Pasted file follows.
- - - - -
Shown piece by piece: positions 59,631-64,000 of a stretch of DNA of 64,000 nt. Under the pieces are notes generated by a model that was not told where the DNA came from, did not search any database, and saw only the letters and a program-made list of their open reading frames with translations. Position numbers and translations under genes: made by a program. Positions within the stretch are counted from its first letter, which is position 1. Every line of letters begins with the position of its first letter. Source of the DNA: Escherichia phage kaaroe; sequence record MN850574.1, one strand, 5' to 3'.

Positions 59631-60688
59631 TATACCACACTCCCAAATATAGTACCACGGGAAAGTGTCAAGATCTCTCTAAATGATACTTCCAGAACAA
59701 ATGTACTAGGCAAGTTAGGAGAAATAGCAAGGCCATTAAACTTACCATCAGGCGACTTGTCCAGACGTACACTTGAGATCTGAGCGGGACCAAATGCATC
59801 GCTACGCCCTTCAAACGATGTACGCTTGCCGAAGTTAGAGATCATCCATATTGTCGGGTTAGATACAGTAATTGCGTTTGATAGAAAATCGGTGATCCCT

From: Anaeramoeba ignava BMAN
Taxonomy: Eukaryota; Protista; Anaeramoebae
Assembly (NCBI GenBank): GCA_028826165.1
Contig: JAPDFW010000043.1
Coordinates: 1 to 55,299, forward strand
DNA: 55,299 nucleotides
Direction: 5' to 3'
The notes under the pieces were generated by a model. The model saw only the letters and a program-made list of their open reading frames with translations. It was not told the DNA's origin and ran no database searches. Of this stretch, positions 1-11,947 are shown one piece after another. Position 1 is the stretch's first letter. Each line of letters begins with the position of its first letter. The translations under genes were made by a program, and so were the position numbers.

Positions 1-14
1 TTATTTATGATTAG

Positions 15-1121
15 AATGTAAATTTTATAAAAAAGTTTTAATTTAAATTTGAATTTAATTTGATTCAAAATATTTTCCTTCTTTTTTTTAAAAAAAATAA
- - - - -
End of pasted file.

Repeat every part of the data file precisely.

Shown piece by piece: positions 59,631-64,000 of a stretch of DNA of 64,000 nt. Under the pieces are notes generated by a model that was not told where the DNA came from, did not search any database, and saw only the letters and a program-made list of their open reading frames with translations. Position numbers and translations under genes: made by a program. Positions within the stretch are counted from its first letter, which is position 1. Every line of letters begins with the position of its first letter. Source of the DNA: Escherichia phage kaaroe; sequence record MN850574.1, one strand, 5' to 3'.

Positions 59631-60688
59631 TATACCACACTCCCAAATATAGTACCACGGGAAAGTGTCAAGATCTCTCTAAATGATACTTCCAGAACAA
59701 ATGTACTAGGCAAGTTAGGAGAAATAGCAAGGCCATTAAACTTACCATCAGGCGACTTGTCCAGACGTACACTTGAGATCTGAGCGGGACCAAATGCATC
59801 GCTACGCCCTTCAAACGATGTACGCTTGCCGAAGTTAGAGATCATCCATATTGTCGGGTTAGATACAGTAATTGCGTTTGATAGAAAATCGGTGATCCCT

From: Anaeramoeba ignava BMAN
Taxonomy: Eukaryota; Protista; Anaeramoebae
Assembly (NCBI GenBank): GCA_028826165.1
Contig: JAPDFW010000043.1
Coordinates: 1 to 55,299, forward strand
DNA: 55,299 nucleotides
Direction: 5' to 3'
The notes under the pieces were generated by a model. The model saw only the letters and a program-made list of their open reading frames with translations. It was not told the DNA's origin and ran no database searches. Of this stretch, positions 1-11,947 are shown one piece after another. Position 1 is the stretch's first letter. Each line of letters begins with the position of its first letter. The translations under genes were made by a program, and so were the position numbers.

Positions 1-14
1 TTATTTATGATTAG

Positions 15-1121
15 AATGTAAATTTTATAAAAAAGTTTTAATTTAAATTTGAATTTAATTTGATTCAAAATATTTTCCTTCTTTTTTTTAAAAAAAATAA